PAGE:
TCU Police’s parking and transportation services division has shifted from a paper-based application process to an online procedure, according to Janet Martin, administrative assistant for the TCU Police.
Students can now sign up for their parking permits using their my.tcu.edu accounts, where a parking permit tab appears in the drop-down menu under the student center link.
TCU Police notified students about the shift in application process, which began in May, via email late July.
Sophomore criminal justice major Amy Preaux commented on the ease and straightforwardness of the new electronic permit process.
Preaux said that when she filled out her parking permit application at the TCU Police Station last year, she did not know most of the vehicle registration information the application required.
“I had to call my father because I didn’t know anything about my car,” she said.
Martin said stories like Preaux’s were the main motivation that prompted the change to an online, computerized system for application registration and processing.
“The main reason for the change was the convenience to the students. They could access it at home, 24 hours a day,” Martin said. “The new system helped the application process for both students and the TCU Police, with fewer students lining up at the police station to register for their permits this year,” she said.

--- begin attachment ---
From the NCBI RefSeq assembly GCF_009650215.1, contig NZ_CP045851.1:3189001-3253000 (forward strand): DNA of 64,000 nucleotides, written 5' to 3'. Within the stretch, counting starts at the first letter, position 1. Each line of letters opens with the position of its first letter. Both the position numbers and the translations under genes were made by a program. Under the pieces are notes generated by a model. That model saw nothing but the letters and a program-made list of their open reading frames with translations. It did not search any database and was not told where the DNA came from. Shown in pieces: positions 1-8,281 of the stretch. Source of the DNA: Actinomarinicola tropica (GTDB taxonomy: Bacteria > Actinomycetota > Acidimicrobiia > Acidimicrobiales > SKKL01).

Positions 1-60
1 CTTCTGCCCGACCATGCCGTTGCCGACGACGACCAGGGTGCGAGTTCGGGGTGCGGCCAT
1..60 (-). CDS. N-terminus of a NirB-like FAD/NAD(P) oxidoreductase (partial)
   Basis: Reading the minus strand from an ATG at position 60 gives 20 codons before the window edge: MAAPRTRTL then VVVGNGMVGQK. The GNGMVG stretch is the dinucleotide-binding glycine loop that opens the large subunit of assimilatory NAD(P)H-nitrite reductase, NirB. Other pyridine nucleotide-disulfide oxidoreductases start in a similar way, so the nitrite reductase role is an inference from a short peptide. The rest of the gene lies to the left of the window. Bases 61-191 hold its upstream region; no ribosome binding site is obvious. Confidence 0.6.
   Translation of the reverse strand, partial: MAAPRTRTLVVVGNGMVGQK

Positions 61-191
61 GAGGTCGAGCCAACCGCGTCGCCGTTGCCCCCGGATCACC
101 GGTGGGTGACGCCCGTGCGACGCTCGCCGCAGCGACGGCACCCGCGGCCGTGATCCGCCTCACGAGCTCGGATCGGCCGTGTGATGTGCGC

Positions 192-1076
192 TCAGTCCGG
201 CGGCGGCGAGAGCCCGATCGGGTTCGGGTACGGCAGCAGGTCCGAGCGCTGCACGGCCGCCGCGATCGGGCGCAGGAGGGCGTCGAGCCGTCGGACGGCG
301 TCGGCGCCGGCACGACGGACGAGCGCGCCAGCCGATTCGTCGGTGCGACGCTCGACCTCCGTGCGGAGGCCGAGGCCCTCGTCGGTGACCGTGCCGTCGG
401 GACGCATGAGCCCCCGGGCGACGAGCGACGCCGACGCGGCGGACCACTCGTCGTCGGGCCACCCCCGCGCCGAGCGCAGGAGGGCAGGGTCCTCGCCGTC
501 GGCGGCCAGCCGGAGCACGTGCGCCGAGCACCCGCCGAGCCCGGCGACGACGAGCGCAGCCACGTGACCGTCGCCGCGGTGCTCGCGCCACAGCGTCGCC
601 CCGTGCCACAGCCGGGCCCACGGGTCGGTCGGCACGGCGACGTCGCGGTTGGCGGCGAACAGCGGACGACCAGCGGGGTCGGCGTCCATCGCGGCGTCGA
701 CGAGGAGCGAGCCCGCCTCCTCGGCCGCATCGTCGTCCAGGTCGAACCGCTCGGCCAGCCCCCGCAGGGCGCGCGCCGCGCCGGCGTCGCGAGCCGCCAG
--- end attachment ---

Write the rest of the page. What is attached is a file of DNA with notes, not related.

Under the new application system, students can pick up their parking permit stickers at the TCU Police Station once their applications are submitted online.
Senior business major Jason Moore said TCU should consider going a step further to make the process even more efficient and convenient by having the permit stickers mailed to a student’s TCU mailbox.
“We still need to take the extra step. We need to use gas and drive to the TCU Police office to pick up our permits,” Moore said.
Martin said since TCU is a campus with a small population, the current method of students picking up their permits at the TCU Police Station seemed more beneficial to students. Students got their permits right away and were also briefed on parking regulations on campus when they came to pick up their permits, she said.
Both Preaux and Moore agreed the new online system was far better than the paper-based application process of the past and a good initiative toward the green movement on campus.
While it was not the primary motivation for the change, the shift to a computerized system for parking permit application was yet another example of TCU’s environmentally friendly practices around campus, Martin said.
The Princeton Review recognized TCU’s nearly two-decade long eco-friendly efforts by including TCU in its 2011 Edition of “Guide to 311 Green Colleges” on April 20.
Martin said most students have responded positively to the change.
“They love it. Both students and parents have repeatedly said that this is the easiest thing that they have done at TCU,” she said.